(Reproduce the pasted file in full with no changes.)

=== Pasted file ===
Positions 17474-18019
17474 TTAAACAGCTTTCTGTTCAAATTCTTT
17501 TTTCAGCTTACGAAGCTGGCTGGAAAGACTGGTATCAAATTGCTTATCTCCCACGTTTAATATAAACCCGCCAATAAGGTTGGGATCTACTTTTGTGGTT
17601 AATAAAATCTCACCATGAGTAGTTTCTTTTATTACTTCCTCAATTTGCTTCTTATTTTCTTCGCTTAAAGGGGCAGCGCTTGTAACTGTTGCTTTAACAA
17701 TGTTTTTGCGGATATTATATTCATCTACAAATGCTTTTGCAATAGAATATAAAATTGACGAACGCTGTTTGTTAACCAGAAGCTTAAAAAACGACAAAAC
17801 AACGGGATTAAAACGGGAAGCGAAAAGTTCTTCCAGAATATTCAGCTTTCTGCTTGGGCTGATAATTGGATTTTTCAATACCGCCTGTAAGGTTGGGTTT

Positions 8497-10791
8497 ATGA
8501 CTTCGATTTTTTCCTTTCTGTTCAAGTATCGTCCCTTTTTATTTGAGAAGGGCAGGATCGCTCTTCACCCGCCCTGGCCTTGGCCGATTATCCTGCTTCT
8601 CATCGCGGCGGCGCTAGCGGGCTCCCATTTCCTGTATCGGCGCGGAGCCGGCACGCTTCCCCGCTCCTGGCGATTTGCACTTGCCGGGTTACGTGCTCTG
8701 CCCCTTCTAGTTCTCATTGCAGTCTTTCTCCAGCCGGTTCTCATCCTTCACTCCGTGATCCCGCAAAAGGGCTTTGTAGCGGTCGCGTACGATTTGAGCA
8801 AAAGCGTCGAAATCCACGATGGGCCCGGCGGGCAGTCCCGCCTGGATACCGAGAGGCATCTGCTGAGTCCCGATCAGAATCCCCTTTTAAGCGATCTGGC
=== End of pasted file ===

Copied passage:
Positions 17474-18019
17474 TTAAACAGCTTTCTGTTCAAATTCTTT
17501 TTTCAGCTTACGAAGCTGGCTGGAAAGACTGGTATCAAATTGCTTATCTCCCACGTTTAATATAAACCCGCCAATAAGGTTGGGATCTACTTTTGTGGTT
17601 AATAAAATCTCACCATGAGTAGTTTCTTTTATTACTTCCTCAATTTGCTTCTTATTTTCTTCGCTTAAAGGGGCAGCGCTTGTAACTGTTGCTTTAACAA
17701 TGTTTTTGCGGATATTATATTCATCTACAAATGCTTTTGCAATAGAATATAAAATTGACGAACGCTGTTTGTTAACCAGAAGCTTAAAAAACGACAAAAC
17801 AACGGGATTAAAACGGGAAGCGAAAAGTTCTTCCAGAATATTCAGCTTTCTGCTTGGGCTGATAATTGGATTTTTCAATACCGCCTGTAAGGTTGGGTTT

Positions 8497-10791
8497 ATGA
8501 CTTCGATTTTTTCCTTTCTGTTCAAGTATCGTCCCTTTTTATTTGAGAAGGGCAGGATCGCTCTTCACCCGCCCTGGCCTTGGCCGATTATCCTGCTTCT
8601 CATCGCGGCGGCGCTAGCGGGCTCCCATTTCCTGTATCGGCGCGGAGCCGGCACGCTTCCCCGCTCCTGGCGATTTGCACTTGCCGGGTTACGTGCTCTG
8701 CCCCTTCTAGTTCTCATTGCAGTCTTTCTCCAGCCGGTTCTCATCCTTCACTCCGTGATCCCGCAAAAGGGCTTTGTAGCGGTCGCGTACGATTTGAGCA
8801 AAAGCGTCGAAATCCACGATGGGCCCGGCGGGCAGTCCCGCCTGGATACCGAGAGGCATCTGCTGAGTCCCGATCAGAATCCCCTTTTAAGCGATCTGGC